Our proposals are these: It is proposed to set out in Section 39 certain additional specified offences. These are, wrongly-signing certificates, low-flying offences and flying in a way likely to cause annoyance. These new offences will entail, after conviction by court-martial the punishment of imprisonment or such lesser punishment as the court may determine, as compared with penal servitude or a lesser punishment provided for in the un-amended Section 39(a). I think the Committee will ask what are the reasons for this change. The reasons arc that Section 39(a), which has those limited specified offences, is too restricted if damage or likelihood of damage or injury to persons has to be proved, while the alternative to Section 39(a), that is Section 40, is in its turn too wide. For instance, in the case of low-flying likely to cause annoyance to the public, I chink it is illogical to suggest that you should charge someone with conduct which is prejudicial to good order and to military discipline.

The point was admirably put by my hon. Friend the Member for Berwick. If, in the interests of flying discipline, a young man is convicted of this offence and his service career is terminated, yet we do not want to spoil the whole of his future life. Because there is a blet against him to the extent that he has acted wrongly and stupidly and possibly endangered others, one would not say that he had done anything dishonourable and that it is a blot which cannot be eradicated by the passage of time This Amendment proposes to define certain further specific offences which are not common in the sense that they are increasing but which we want specific power to deal with. We wish to deal with them apart from that omnibus Section 40 by enlarging the schedule of offences under 39(a). In these days pilots may be commissioned officers or they may be airmen, and the proposed Amendment of Section.39 (a) puts the punishment for officers and airmen on the same level. Whereas under Section 40 a conviction in the case of an officer does not entail the possibility of imprisonment, as in the case of an airman, in future both will be liable to imprisonment or such lesser punishment as the court may impose.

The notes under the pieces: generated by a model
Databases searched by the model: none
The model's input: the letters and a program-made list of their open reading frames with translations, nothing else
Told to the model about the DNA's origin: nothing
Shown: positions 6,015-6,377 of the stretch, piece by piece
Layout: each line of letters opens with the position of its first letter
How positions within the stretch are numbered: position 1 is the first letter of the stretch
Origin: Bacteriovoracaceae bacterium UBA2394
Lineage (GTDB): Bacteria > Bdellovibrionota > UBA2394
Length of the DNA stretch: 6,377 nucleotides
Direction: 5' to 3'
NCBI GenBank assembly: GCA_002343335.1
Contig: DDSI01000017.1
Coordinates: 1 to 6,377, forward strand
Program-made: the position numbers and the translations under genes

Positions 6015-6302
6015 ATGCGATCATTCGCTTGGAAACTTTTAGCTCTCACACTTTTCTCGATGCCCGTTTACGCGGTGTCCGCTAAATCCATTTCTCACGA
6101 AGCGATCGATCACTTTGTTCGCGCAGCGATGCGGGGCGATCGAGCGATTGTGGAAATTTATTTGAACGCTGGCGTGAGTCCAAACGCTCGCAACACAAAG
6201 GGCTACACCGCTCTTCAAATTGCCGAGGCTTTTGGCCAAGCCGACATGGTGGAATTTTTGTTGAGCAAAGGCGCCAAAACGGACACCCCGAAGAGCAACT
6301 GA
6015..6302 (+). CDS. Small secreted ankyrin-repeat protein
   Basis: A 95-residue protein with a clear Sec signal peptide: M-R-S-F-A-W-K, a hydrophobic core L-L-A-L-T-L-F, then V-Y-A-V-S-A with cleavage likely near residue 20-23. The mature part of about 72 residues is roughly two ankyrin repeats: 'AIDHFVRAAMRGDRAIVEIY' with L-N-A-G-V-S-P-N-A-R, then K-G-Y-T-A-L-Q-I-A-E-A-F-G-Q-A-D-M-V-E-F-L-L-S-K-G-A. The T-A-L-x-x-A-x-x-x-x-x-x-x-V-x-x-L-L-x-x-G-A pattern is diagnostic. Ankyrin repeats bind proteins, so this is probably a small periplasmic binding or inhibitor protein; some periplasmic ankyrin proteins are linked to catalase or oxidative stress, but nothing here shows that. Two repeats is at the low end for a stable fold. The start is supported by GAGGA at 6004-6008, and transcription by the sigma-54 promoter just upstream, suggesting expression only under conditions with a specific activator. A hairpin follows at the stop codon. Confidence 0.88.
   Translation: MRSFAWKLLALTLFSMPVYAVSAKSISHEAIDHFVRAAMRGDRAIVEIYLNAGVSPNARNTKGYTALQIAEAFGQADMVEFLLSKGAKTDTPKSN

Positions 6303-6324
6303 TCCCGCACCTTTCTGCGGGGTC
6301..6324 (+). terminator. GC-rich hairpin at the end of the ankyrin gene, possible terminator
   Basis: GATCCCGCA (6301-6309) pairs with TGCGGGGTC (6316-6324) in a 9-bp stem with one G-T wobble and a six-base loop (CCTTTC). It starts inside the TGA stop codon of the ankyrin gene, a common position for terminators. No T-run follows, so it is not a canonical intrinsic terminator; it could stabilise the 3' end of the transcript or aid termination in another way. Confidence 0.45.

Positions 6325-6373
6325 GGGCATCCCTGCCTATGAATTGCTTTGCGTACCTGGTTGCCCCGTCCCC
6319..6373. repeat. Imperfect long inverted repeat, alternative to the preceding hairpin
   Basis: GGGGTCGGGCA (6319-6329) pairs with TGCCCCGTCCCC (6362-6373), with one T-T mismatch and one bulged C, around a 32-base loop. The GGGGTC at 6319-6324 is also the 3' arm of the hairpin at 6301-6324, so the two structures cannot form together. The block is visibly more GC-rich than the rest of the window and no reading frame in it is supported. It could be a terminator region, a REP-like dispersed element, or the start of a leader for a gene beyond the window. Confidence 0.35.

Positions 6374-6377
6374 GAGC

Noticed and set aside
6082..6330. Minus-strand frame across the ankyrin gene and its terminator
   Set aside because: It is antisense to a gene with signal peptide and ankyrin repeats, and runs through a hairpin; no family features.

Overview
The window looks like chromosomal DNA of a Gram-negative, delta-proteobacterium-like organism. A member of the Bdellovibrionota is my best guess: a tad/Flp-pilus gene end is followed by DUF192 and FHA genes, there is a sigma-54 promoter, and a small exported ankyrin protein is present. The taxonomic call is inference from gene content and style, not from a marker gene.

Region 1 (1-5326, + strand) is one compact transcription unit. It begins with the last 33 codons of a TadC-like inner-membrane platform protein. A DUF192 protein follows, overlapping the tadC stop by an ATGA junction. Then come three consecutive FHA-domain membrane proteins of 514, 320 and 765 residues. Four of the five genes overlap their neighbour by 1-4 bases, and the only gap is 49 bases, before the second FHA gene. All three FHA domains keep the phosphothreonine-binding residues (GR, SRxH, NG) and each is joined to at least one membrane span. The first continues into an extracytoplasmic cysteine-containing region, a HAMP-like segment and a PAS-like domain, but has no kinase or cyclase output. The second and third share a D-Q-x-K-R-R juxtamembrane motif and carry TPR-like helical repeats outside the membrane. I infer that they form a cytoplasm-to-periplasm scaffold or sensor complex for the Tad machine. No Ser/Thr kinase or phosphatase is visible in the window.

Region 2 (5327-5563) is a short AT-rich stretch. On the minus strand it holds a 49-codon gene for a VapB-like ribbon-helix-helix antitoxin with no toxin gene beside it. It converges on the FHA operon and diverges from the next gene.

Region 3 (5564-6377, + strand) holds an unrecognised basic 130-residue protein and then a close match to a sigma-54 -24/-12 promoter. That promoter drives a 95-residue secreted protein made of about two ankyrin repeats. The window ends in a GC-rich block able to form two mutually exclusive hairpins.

Let me take the offences one by one. First, there is the offence of signing a certificate in relation to an aircraft or aircraft material without ensuring its accuracy. I can tell my hon. Friend the Member for Berwick that it is Form 700 which is thought of mainly in this connection, and I was impressed by the point which he made that too many signatures are required on that form. As he knows, directly an accident has happened and is investigated there is always a natural tendency to introduce new regulations and to complicate existing regulations in order to prevent a repetition of the accident. I think the time may well have come, now we are creating new offences, when we should overhaul the administration machinery and see whether we can simplify it. One of the advantages of these new specific offences is that a young man will now know what he is not allowed to do in a more exact way than when we had the omnibus Section 40. The need for the verification of these certificates is obvious. The more precise power and the more precise knowledge of the seriousness and the possibility of offences should act as an additional deterrent in future. In such matters carelessness may well be fatal whether it be wilful or due to some idle neglect. Therefore, we propose to make no discrimination between wilful and not wilful as it exists in Section 39 (a).

I pass to the flying offences (b) and (c). The existing flying regulations in the Royal Air Force, which are contained in the Flying Regulations, King's Regulations and in class instruction, say that flying may not take place below 2,000 feet except with special permission on active service, or in Army co-operation work, or when weather conditions force pilots to fly low. I cannot meet the Noble Lord the Member for Central Bristol (Lord Apsley) very far in that direction. As far as I understand, he wants a special schedule to except Aberdeenshire so that the grouse in that county may be safeguarded.

I did not want any alteration in the Bill. It could be done easily by an instruction to units and to civil aircraft in the vicinity to ask them during the months of August, September and October to avoid if possible high flying, or to fly round the area which is only a small one.

I appreciate what my Noble Friend wants. He wants not legislation but administrative action. I am sure that the appeal he has made to pilots to-day will have its effect both on the pilots so that they will not fly high over Aberdeenshire, and on the grouse who will perhaps accustom themselves to other altitudes.

How long has the regulation about not flying lower than 2,000 feet been in operation?